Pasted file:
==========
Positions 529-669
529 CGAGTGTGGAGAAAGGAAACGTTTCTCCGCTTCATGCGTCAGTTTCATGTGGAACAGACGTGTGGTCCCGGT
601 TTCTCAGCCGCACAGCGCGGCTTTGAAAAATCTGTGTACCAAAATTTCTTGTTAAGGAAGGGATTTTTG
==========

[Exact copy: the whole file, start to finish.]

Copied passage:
Positions 529-669
529 CGAGTGTGGAGAAAGGAAACGTTTCTCCGCTTCATGCGTCAGTTTCATGTGGAACAGACGTGTGGTCCCGGT
601 TTCTCAGCCGCACAGCGCGGCTTTGAAAAATCTGTGTACCAAAATTTCTTGTTAAGGAAGGGATTTTTG